Establish the run
The Buckeyes’ run game has sputtered lately. Some of that is opponents stacking the line of scrimmage to make Ohio State one-dimensional, foolish as that may be considering the potency of the Buckeyes’ passing game. But that isn’t entirely the issue. Ohio State hasn’t found a reliable way to pick up crucial short-yardage first downs the way it did with J.T. Barrett running things. Ohio State’s offensive line is huge, so it should be able to move opposing linemen off the ball. Minnesota’s front seven is pretty stout, and that will be a challenge this week.
Minnesota quarterback Zack Annexstad is a nice story — a walk-on who became a starter as a true freshman. But Annexstad has had his growing pains, as one would expect. He has a low completion percentage and isn’t a significant threat as a runner. Dual-threat quarterbacks such as Penn State’s Trace McSorley and Indiana’s Peyton Ramsey tend to give the Buckeyes more trouble than pure pocket passers. Ohio State’s pass rush wasn’t impressive last week against the Hoosiers. If the Buckeyes can pressure Annexstad into sacks and hurried throws, they should be in good shape.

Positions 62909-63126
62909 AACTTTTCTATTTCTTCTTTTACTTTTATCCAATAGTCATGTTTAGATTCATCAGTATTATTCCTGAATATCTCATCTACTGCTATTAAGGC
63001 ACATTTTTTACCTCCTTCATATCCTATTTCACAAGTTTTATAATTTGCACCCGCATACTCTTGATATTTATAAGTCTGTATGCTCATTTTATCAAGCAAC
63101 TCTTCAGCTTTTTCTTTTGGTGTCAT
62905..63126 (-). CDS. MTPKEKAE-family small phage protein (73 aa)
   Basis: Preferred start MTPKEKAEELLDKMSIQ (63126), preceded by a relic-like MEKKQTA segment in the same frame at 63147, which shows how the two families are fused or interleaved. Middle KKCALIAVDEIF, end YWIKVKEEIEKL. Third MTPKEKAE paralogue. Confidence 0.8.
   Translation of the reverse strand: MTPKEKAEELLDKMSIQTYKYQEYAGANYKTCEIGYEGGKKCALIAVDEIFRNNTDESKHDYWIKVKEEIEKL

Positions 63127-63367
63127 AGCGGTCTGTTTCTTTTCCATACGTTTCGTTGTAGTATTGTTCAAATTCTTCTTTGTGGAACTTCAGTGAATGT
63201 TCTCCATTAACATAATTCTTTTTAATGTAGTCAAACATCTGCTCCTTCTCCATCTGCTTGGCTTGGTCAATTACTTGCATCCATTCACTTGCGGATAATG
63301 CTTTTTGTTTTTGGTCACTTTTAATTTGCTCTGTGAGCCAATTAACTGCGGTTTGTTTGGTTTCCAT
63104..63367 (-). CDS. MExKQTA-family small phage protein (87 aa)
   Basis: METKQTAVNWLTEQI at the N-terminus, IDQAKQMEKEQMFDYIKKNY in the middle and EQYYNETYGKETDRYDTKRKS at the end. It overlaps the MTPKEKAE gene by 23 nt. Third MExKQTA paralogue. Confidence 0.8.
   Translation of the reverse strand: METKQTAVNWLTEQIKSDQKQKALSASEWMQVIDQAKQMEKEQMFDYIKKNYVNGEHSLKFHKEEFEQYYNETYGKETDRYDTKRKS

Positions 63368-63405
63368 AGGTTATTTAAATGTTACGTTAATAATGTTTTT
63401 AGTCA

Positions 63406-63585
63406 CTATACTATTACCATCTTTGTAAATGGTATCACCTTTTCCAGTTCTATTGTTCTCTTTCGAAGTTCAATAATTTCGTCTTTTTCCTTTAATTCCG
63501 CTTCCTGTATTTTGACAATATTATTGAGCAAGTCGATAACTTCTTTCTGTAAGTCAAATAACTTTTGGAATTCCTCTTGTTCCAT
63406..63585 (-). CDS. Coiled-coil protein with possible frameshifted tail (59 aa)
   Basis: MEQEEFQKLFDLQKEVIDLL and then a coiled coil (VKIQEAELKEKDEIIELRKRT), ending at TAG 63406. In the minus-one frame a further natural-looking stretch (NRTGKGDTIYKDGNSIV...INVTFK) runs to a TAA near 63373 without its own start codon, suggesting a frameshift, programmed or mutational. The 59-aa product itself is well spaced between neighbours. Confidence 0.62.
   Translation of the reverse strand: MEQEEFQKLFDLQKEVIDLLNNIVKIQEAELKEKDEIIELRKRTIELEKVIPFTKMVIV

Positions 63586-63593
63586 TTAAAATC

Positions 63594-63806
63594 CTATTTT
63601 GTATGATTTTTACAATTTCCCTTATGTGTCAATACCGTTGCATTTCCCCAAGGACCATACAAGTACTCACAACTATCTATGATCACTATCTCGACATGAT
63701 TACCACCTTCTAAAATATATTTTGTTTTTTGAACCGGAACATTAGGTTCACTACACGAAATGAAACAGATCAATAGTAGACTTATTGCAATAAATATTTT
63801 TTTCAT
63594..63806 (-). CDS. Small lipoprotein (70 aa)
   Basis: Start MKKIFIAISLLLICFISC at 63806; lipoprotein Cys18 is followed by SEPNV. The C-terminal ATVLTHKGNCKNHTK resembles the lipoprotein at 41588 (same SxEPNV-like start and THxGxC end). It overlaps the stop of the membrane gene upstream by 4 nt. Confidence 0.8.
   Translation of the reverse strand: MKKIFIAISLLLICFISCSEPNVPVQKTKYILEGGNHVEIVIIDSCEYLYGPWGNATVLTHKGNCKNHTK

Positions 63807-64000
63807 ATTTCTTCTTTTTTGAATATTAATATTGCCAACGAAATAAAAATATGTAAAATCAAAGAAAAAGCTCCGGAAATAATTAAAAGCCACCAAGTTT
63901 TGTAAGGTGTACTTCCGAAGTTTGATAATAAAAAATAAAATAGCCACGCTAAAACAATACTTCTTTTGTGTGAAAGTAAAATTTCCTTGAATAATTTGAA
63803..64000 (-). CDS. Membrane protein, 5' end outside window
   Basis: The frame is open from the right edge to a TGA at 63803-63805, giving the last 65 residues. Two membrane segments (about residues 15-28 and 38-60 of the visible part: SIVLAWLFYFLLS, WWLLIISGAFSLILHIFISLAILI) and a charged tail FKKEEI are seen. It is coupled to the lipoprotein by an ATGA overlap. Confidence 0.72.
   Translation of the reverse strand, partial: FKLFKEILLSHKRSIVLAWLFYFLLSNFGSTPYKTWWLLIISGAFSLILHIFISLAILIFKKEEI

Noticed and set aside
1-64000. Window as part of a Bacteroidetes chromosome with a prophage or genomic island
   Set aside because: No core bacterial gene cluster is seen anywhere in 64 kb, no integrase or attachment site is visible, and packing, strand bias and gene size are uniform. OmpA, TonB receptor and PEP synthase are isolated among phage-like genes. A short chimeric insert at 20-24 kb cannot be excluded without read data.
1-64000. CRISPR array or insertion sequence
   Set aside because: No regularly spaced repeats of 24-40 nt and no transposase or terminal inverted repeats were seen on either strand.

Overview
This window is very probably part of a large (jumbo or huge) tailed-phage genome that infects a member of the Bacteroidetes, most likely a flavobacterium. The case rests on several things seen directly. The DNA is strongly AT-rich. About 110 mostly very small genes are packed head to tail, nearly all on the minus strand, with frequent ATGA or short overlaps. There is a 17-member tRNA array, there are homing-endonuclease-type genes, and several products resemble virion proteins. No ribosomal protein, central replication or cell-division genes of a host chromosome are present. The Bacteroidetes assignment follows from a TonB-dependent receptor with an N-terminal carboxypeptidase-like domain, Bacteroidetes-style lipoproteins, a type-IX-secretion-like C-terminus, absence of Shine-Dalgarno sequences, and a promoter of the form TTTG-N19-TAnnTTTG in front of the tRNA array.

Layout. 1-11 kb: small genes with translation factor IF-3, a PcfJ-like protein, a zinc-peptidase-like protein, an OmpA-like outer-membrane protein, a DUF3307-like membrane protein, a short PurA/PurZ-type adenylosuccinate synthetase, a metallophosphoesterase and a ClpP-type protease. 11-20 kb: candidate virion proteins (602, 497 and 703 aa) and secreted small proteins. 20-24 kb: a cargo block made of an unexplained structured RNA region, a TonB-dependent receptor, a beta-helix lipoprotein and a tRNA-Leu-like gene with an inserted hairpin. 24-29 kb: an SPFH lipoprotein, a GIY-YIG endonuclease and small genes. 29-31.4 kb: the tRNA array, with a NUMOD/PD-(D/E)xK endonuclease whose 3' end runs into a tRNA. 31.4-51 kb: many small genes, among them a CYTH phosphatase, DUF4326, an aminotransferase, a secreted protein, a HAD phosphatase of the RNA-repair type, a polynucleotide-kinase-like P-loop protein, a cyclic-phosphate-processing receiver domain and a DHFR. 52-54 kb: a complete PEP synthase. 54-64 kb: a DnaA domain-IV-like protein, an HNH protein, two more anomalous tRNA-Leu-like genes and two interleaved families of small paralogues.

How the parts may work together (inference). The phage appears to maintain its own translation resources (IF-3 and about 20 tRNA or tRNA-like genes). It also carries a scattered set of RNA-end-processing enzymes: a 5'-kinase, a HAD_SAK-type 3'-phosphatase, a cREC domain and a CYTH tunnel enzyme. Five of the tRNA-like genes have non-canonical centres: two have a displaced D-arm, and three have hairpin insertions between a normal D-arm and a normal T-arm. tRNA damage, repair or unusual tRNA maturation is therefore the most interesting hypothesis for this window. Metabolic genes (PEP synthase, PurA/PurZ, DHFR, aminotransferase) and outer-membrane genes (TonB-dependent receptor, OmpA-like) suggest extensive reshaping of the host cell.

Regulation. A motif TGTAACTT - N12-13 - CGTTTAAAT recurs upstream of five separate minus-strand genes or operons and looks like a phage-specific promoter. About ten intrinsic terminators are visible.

Minnesota has only a slim chance to pull the upset, and that hope probably rests on a decided advantage in turnovers. Ohio State has been pretty good at ball security, but the Buckeyes did commit three turnovers last week against Indiana. Two came when Haskins was hit as he threw, and Minnesota can pressure the quarterback. Defensive end Carter Coughlin has five sacks this year and must be accounted for.
Light ’em up
Assuming the pass protection does hold up, Haskins could have a field day against a porous Minnesota pass defense. The Gophers lost their best defensive back, Antoine Winfield Jr. (yes, the former Buckeye’s son), to a season-ending injury, which an already young unit couldn’t afford. The Buckeyes must exploit that advantage in the passing game. Ohio State’s deep receiving corps can test even the best secondaries. This is not one of them.